We're coming off a team Grand Prix weekend. 11 out of 12 players in the Top 4 teams of Grand Prix Detroit have a Pro Tour Top 8 under their belts. Has there ever been a Grand Prix Top 8 that's yielded seven of eight competitors with a Pro Tour Top 8?

Jacob Wilson went 1-15 en route to a Grand Prix win with Sam Pardee and Matt Nass, and he has more Top 8s than Pardee and Nass combined. What I'm getting at here is that Team GPs are sweet and Magic is great.

@feb31st love your tcgplayer article on Pauper.Starting a league & want to provide people w/ staples,do you have an extendd paper meta list?

— Iván Pérez Gómez (@lukegothic) August 7, 2015

The first time I wrote about Pauper, I mentioned in passing how cheap the cards and decks are, highlighting the format as a way to "[simulate] competitive tournament gameplay at a fraction of the price." A sharply lower price tag saves us money, but what does it get us?

For starters, it makes accruing format staples relatively painless. This means that if you want to start a league, but your friends don't have any decks, you can just buy all the decks at the price you'd pay for one Standard deck. To be sure, this is still quite a bit of money. Just like any Eternal format, it's a one-time investment, but unlike every other Eternal format, future purchases – cards that have yet to be printed - only cost pennies.

Once you've got all the decks, you get to play whatever you want at any given time, but assembling a gauntlet yourself also comes with some fringe benefits. Let's say you've got ten decks built. In addition to letting people borrow decks to play each other, you can potentially host your own Pauper league, setting your own rules.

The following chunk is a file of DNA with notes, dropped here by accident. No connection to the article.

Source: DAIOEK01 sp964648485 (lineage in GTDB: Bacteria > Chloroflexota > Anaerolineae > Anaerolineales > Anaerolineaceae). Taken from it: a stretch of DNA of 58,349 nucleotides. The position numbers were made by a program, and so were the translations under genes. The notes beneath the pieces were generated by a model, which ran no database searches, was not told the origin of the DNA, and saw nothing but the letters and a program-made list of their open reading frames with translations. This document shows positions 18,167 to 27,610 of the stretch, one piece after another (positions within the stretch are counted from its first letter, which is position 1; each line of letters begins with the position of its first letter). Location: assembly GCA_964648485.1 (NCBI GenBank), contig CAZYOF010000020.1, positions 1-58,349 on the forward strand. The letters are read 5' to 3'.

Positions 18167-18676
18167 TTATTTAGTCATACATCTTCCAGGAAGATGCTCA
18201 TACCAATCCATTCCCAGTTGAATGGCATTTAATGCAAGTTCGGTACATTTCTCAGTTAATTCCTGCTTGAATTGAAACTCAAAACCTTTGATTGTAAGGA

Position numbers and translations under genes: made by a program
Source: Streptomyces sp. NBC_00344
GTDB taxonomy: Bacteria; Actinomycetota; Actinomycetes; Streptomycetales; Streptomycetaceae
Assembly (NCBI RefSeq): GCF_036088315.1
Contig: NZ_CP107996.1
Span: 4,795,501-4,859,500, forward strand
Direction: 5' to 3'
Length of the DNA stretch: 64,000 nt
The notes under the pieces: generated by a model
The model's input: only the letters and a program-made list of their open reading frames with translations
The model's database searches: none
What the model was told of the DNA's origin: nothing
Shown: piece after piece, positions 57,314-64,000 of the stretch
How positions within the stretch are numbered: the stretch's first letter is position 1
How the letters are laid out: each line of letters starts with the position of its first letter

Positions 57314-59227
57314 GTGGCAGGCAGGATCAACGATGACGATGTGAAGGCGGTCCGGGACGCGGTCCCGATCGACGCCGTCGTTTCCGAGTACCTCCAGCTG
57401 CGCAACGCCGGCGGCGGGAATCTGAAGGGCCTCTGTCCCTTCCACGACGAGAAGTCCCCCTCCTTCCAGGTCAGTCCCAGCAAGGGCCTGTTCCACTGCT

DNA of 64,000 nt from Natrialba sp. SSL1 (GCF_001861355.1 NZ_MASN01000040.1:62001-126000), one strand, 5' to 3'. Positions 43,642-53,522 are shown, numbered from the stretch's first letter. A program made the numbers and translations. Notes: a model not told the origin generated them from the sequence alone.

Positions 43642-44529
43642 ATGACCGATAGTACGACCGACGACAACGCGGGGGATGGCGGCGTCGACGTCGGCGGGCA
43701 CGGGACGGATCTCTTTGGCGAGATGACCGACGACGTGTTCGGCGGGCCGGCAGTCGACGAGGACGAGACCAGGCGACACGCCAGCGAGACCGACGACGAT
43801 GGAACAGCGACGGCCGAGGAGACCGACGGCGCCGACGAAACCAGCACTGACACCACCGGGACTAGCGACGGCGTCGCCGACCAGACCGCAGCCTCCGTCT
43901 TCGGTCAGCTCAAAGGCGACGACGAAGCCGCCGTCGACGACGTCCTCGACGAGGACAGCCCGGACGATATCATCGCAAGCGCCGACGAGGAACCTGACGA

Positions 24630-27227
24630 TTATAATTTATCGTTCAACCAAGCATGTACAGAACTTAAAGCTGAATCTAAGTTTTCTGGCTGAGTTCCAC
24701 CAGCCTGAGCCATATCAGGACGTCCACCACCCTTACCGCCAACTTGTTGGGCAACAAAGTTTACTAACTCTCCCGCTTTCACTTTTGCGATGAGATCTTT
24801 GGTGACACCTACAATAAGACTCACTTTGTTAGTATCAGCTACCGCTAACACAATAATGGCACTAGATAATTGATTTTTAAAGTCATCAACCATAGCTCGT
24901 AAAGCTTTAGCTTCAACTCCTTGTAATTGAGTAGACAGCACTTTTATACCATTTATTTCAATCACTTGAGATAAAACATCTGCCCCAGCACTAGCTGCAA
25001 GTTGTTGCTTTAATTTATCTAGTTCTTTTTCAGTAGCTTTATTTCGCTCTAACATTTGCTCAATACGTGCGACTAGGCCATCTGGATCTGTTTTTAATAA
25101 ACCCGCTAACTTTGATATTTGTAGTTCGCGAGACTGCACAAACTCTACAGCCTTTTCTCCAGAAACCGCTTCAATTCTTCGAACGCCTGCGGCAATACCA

Rant: By the way, if you're playing Pauper someplace and they don't let you play Chainer's Edict, SHAME ON THEM. I have no clue why a TO wouldn't want their Pauper league to have as many legal cards as possible, and cards like Chainer's Edict and Thermokarst, while good, aren't really warping anything. To be contentious over them simply because "they're not common in paper" is an arbitrary distinction. It's a casual format, and it only exists to support Magic Online. So! Disallowing folks to play with Chainer's Edict, et al., because their common versions reside only on Magic Online, is asinine. Let people play with their cards.


As for how to decide which decks to make up your gauntlet with, our last office Top 8 is a good place to start, but the truth is that there are tons of Pauper resources, with Pauper Daily Events firing on Magic Online every day. The genesis of decks isn't what's important – you'll start your own metagame, and it'll start to warp as a result of itself. You won't even need decklists anymore. It's great!


"Cool Kids," by Echosmith. Apparently these guys are all siblings and they're in a band together. This makes a lot of sense, because their sound is very "The Cure meets The Partridge Family." I will listen to this song ten thousand times this week, because it's very catchy and I have a well-documented weakness to 80's synth pop.

For some reason, everyone at the TCGplayer office is convinced I'm in my 30s (I'm 26), and my music tastes go a long way in confirming their suspicions. One of the best lines I've heard so far is from my friend Aimee; I'd been playing The Cure's Disintegration album a bunch, and when she found out I wasn't 30, her response was, "well, if you're not 30, then why do you like The Cure so much?" I still don't have a good answer for that one.


1. Polluted Delta (KTK)
2. Flooded Strand (KTK)
3. Windswept Heath (KTK)
4. Jace, Vryn's Prodigy
5. Hangarback Walker

"By revenue" is just a shorter way of saying "these cards made the most money last week." It's a useful metric that's a little more specific than "this cards sold the most copies," an important distinction for anyone trying to make a living off the singles market. It's little surprise that fetchlands – lands with applications in every format they're legal in – are in such high demand.

Jon Corpora
pronounced Ca-pora